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A hereditary monarchy is one in which the crown is passed down from one member of the royal family to another.

It is historically the most common type of monarchy and remains the dominant form in extant monarchies. It has the advantages of continuity of the concentration of power and wealth and predictability of who controls the means of governance and patronage.. Provided that the monarch is competent, not oppressive, and maintains an appropriate royal dignity, it also offers the stabilizing factors of popular affection for and loyalty to the royal family.[citation needed] The adjudication of what is oppressive, dignified and popular tends to remain in the purvue or the monarch. The main disadvantage is the heir apparent may be physically or temperamentally unfitted to rule. Other disadvantages are the inability of a people to choose their head of state, the ossified distribution of wealth and power across a broad spectrum of society, and the continuation of outmoded religious and social-economic structures mainly for the benefit of the Monarch, their families, and supporters.

Theoretically, when the king or queen of a hereditary monarchy dies or abdicates, the crown is typically passed to the next generation of the family. If no qualified child exists, the crown may pass to a brother, sister, nephew, niece, cousin, or other relative, in accordance with a predefined order of succession, often enshrined in legislation. This process establishes who will be the next monarch beforehand and avoids disputes among members of the royal family. In practice, there is an almost irresistible drive amongst the claimants to the throne. There are few if any monarchies that have not acquired and defended their hold on power through deceipt, murder, war and oppression.

In most current monarchies, the typical order of succession is based on a form of primogeniture, but there exist other methods such as seniority, tanistry (in which an heir-apparent is nominated from among qualified candidates) and rotation [clarification needed], which were more common in the past.

Historically, there have been differences in systems of succession, mainly revolving around the question of whether succession is limited to males, or if females are also eligible (historically, the crown often devolved on the eldest male child, as ability to lead an army in battle was a requisite of kingship). Agnatic succession refers to systems where females are neither allowed to succeed nor to transmit succession rights to their male descendants (see Salic Law). An agnate is a kinsman with whom one has a common ancestor by descent in an unbroken male line. Cognatic succession once referred to any succession which allowed both males and females to be heirs, although in modern usage it specifically refers to succession by seniority regardless of sex. Another factor which may be taken into account is the religious affiliation of the candidate or the candidate's spouse, specifically where the monarch also has a religious title or role; for example the British monarch has the title of Supreme Governor of the Church of England.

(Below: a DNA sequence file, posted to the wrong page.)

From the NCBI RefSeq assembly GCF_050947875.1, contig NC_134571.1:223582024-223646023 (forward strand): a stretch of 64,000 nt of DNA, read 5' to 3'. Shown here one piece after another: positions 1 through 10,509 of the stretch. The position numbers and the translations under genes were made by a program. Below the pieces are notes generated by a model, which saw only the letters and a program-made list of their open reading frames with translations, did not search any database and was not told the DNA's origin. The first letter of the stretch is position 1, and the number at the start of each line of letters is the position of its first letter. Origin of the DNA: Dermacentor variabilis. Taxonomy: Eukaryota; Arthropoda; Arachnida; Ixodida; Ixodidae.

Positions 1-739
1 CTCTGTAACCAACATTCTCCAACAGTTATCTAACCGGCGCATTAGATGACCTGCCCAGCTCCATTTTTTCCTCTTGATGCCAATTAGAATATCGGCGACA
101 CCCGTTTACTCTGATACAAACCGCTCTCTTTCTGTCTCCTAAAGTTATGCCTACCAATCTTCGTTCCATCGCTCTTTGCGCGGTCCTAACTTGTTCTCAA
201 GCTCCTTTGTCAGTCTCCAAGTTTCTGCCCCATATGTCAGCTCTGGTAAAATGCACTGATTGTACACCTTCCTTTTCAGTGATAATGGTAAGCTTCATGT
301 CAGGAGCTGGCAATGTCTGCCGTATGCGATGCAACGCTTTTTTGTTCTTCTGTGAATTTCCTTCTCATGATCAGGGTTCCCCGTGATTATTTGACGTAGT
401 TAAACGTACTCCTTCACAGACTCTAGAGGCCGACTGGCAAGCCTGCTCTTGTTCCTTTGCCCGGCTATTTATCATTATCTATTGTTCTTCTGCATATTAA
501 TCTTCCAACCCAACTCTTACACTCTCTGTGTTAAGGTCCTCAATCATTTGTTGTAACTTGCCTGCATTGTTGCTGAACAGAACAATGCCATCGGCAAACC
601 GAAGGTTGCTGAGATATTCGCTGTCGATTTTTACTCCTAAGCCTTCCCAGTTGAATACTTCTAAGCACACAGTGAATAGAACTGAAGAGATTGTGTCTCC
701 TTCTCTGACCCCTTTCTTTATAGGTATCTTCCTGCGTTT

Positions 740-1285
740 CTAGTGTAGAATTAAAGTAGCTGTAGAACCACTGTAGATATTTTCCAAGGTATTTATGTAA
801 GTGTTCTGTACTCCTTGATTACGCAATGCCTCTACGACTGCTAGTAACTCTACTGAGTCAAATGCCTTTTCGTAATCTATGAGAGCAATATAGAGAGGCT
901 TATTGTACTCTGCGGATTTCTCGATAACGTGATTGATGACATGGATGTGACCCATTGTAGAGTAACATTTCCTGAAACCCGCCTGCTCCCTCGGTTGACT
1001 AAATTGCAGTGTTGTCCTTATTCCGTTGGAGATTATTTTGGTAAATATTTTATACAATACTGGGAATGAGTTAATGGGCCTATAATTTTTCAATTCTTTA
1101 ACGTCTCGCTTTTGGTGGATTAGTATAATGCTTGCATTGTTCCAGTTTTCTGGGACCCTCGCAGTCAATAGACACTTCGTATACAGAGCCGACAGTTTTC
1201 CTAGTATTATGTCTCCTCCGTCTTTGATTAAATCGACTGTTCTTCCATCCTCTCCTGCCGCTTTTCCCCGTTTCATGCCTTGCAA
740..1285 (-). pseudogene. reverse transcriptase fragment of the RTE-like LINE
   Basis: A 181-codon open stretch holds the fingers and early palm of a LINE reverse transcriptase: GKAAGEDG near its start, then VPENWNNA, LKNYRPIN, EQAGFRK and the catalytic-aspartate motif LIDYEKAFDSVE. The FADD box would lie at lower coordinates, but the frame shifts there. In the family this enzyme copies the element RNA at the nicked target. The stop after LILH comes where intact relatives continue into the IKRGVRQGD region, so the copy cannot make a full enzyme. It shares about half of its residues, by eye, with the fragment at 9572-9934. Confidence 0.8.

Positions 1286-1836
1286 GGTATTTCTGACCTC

Elective monarchy can function in practice as a hereditary monarchy. If eligibility is limited to members of one family, or even specific sub-sets of members if allowed by the rules of the election. The limiting case, that only one family member is eligible for election, functions as hereditary monarchy (it could be regarded as a form of tanistry). This could come about if the reigning monarch exercised the monarchical power to have a chosen relative elected as heir during his or her reign. This system might be more aptly described as pseudo-elective or virtually-hereditary, with the succession system being in transition. Many late-medieval countries of Europe were officially elective monarchies, but in fact pseudo-elective; most became officially hereditary in the early modern age.

See also[edit]


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4 news items

The Guardian

The Guardian
Wed, 20 Aug 2014 14:00:00 -0700

As Grade put it: “You wouldn't invent a hereditary monarchy today, you wouldn't invent the House of Lords, you wouldn't invent the BBC in a dynamic market. You either believe in it or you don't. You can't intellectually – in a modern sense with a ...
 
NFTU
Fri, 15 Aug 2014 05:25:43 -0700

Essentially, Visigoths did not have a firm concept of hereditary monarchy. One of the perennial problems of the Visigothic Kingdom was that it was essentially a diffused aristocratic (or oligarchic) government with the King being merely the head of the ...
 
Links International Journal of Socialist Renewal
Thu, 31 Jul 2014 15:47:25 -0700

Thus a monstrous “camp” of Cuba, Venezuela, Putin's Russia, China, Assad's Syria (some days, not others, I guess), Iran's theocracy (though I guess not when it was hailing NATO's war on Gaddafi) , the hereditary monarchy in North Korea, Gaddafi's Libya ...

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9 канал Израиль
Mon, 28 Jul 2014 19:33:28 -0700

Самого понятия Палестина как административной единицы со времен римлян и до Первой мировой войны не существовало. Была Палестина как терминологический эквивалент христианского понятия Святая Земля, или Земля Израиля. Арабы ...
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